THE UNIVERSITY of Manchester yesterday became the latest UK university to tap the bond markets for cash, raising £300m in an issue four times oversubscribed.
The institution, part of the elite Russell Group of red-brick universities, borrowed the cash to fund its £1bn campus regeneration.
The bonds were rated Aa1 by rating agency Moody’s and sold on a yield of 4.25 per cent, much lower than the rate at which many Eurozone countries are forced to borrow.
Moody’s said the university’s size – it has 36,000 students – as well as the “high likelihood of extraordinary support from the UK government” in the event of financial troubles, determined the rating.
“The proceeds will allow us to further our ambition to be a truly world-class university,” said professor Dame Nancy Rothwell.
The bonds, which are due to be paid back in 2053, were priced at an 80 percentage point spread over UK gilt yields.
It follows a week-long roadshow to investors in Edinburgh, Manchester and London to institutional investors, with UK fund managers snapping up most of the paper. The sale comes amid a new trend for age old university institutions borrowing money from the markets.
Manchester follows other institutions like the University of Cambridge in tapping markets.
The University of Cambridge was rated AAA by Moody’s last October when it issued a 40-year bond paying 3.75 per cent to raise £350m – higher than the UK government’s rating. And it was not the first time it had dabbled in the markets – King’s College endowment fund was led by college bursar Baron John Maynard Keynes for many years.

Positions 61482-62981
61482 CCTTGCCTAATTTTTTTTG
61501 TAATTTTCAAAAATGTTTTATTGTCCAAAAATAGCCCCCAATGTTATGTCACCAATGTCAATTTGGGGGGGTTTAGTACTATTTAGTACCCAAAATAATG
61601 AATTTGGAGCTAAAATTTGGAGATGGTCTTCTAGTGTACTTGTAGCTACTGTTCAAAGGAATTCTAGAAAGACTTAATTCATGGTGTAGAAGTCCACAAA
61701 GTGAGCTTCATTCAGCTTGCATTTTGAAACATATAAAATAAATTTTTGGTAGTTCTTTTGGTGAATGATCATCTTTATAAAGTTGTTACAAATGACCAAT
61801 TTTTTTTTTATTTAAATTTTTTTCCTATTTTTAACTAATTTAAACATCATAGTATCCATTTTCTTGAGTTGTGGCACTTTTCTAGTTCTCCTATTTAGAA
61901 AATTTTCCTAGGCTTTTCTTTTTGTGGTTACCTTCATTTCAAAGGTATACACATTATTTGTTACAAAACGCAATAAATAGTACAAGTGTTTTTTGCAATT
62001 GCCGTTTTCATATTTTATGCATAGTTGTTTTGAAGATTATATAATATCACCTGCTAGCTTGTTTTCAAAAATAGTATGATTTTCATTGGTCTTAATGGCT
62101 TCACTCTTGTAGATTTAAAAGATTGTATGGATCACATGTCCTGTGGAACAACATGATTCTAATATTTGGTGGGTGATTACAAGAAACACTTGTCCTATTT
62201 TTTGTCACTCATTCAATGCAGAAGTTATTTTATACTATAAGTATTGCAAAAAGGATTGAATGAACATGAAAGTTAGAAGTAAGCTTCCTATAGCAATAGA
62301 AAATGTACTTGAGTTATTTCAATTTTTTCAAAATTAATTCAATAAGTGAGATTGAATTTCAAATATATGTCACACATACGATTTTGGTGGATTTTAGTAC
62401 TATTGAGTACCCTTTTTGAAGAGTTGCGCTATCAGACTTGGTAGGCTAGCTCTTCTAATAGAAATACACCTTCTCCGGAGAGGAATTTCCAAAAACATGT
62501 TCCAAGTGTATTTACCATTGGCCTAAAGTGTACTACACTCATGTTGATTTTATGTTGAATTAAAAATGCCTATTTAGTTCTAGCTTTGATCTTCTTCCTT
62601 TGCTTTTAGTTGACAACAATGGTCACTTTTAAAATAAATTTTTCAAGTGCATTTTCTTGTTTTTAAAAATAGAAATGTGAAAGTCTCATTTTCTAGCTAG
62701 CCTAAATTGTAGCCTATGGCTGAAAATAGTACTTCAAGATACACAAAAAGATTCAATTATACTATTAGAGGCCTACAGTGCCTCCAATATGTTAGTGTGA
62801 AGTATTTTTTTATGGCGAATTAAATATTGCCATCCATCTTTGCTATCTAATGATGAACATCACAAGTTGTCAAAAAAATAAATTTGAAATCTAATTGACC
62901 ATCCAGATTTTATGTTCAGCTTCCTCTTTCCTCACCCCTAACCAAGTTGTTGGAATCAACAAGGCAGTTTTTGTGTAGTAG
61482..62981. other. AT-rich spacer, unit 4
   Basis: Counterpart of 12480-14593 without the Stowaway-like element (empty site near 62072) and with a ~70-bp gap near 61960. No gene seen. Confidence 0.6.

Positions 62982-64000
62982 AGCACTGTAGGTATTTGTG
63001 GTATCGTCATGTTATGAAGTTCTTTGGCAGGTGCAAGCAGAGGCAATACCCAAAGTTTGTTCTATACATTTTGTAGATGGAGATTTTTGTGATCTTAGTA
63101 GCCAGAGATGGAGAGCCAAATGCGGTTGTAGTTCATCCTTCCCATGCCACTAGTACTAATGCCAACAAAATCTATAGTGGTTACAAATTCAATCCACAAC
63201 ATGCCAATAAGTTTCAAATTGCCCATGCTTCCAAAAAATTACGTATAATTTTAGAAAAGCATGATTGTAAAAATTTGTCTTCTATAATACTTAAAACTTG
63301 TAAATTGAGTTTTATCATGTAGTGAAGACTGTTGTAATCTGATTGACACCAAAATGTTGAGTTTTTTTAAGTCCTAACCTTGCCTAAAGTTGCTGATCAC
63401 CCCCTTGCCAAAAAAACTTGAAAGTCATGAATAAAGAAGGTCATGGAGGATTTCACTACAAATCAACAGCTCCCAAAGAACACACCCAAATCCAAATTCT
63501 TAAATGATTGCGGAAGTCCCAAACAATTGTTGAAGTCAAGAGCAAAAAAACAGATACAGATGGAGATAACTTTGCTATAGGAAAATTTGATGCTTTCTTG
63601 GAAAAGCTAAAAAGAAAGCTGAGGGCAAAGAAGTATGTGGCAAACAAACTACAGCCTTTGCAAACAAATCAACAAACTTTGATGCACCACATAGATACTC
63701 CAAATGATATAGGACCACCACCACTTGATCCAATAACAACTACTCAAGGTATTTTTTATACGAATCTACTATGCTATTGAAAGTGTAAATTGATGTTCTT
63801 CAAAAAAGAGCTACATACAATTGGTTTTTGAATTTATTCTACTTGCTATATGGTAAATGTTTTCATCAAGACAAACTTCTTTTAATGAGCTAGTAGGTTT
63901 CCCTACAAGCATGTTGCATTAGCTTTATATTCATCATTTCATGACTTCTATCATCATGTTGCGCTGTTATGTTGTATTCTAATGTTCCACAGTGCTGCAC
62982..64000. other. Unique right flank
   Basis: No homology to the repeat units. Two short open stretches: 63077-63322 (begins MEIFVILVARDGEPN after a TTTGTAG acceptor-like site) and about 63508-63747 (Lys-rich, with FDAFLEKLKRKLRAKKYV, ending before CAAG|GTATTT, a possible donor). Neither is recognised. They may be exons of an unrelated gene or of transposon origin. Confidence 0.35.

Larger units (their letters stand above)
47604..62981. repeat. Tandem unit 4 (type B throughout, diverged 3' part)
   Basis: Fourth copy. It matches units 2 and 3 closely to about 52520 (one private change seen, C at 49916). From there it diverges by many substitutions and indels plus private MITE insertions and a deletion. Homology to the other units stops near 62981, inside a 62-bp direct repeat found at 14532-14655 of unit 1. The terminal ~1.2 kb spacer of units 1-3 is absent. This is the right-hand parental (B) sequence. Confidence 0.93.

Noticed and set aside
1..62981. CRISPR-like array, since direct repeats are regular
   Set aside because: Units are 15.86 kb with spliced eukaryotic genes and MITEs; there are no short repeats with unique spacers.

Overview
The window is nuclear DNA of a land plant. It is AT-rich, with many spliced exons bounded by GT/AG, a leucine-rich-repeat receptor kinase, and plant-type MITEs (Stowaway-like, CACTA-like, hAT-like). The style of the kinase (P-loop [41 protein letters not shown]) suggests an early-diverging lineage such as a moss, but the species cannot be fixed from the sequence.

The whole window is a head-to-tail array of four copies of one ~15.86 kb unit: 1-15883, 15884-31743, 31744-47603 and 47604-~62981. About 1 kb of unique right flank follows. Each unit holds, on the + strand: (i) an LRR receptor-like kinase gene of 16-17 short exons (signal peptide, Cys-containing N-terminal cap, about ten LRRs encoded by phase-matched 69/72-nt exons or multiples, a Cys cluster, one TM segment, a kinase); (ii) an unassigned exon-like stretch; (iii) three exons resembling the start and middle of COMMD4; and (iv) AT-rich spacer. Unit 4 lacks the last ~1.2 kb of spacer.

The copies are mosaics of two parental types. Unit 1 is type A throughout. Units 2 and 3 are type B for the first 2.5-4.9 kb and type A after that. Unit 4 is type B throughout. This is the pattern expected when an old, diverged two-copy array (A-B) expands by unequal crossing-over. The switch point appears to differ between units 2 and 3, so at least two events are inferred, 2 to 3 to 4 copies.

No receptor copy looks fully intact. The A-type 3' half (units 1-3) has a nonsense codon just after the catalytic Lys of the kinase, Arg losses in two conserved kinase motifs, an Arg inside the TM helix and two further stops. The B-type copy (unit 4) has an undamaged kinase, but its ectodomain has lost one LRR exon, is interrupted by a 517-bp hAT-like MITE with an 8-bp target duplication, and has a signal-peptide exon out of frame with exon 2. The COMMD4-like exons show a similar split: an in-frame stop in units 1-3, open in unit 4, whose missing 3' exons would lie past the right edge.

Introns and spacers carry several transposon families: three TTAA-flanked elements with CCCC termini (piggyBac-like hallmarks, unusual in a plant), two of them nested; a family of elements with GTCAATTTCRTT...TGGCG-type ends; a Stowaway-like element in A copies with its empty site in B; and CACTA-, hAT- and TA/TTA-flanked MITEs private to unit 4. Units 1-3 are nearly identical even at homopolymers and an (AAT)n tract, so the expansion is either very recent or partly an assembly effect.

ADVISERS UNI OF MANCHESTER BOND ISSUE
University of Manchester drew on the services of Rothschild’s well-respected North West office, based in its own city of Manchester, as well as some of the biggest corporate names in the city for its broking mandate.
Rothschild was taken on board to offer advice on the universities bond issue, through its debt advisory business.
Leading the team was Guy Bagshaw, who is assistant director at the company and head of its debt advisory business in the Manchester office.
Bagshaw previously worked in audit for KPMG in early 2000 before moving into the corporate finance world with a position at PricewaterhouseCoopers. He joined Rothschild in 2005. He holds a degree in engineering from the University of Nottingham.
Rothschild’s small office in Manchester has been a fixture in the centre of the north west capital since 1964.
Last year the office, which is headed by managing partner Richard Bailey, completed 19 corporate finance and debt advisory deals with a value of over £3bn.
Running the book as joint lead managers on the £300m offering were Barclays, HSBC, and the Royal Bank of Scotland, with Linklaters acting as their legal adviser.
They were part of a roadshow across the UK in a bid to whet investors’ appetite for the offering. The offering eventually came in at four times oversubscribed.
Law firms Mills & Reeve and Clifford Chance acted as legal advisers to the university. Also on the ticket as co-manager of the bond issue was the National Australia Bank.